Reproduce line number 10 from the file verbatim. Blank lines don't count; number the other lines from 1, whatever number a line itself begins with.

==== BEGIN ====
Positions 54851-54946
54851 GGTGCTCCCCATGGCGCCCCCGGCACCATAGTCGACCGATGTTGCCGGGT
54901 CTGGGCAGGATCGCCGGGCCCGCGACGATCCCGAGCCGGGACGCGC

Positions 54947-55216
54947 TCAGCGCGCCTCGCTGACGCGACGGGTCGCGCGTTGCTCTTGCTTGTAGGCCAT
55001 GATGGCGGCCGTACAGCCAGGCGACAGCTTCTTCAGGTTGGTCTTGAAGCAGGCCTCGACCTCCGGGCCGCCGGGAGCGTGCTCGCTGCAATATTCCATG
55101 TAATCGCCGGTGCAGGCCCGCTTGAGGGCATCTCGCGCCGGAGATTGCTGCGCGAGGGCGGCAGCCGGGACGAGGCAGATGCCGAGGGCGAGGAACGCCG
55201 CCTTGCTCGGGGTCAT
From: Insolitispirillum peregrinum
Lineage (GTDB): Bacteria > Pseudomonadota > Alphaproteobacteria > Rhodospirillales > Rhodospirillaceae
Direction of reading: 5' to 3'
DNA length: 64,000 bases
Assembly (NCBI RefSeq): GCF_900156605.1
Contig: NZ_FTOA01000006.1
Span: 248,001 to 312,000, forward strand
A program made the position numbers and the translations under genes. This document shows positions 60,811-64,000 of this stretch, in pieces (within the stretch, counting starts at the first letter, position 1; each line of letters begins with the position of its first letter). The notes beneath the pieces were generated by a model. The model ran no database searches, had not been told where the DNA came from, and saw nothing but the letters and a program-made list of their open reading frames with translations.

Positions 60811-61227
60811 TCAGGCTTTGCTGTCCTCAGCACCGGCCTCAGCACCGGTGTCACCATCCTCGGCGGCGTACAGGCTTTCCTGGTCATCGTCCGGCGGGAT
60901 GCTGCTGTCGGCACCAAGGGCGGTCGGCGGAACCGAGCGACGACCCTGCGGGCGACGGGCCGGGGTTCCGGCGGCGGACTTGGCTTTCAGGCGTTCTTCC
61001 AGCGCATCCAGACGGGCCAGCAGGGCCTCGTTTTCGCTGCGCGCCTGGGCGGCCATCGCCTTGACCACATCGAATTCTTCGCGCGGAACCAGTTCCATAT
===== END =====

Lineage (GTDB): Bacteria > Pseudomonadota > Alphaproteobacteria > Rhodospirillales > Rhodospirillaceae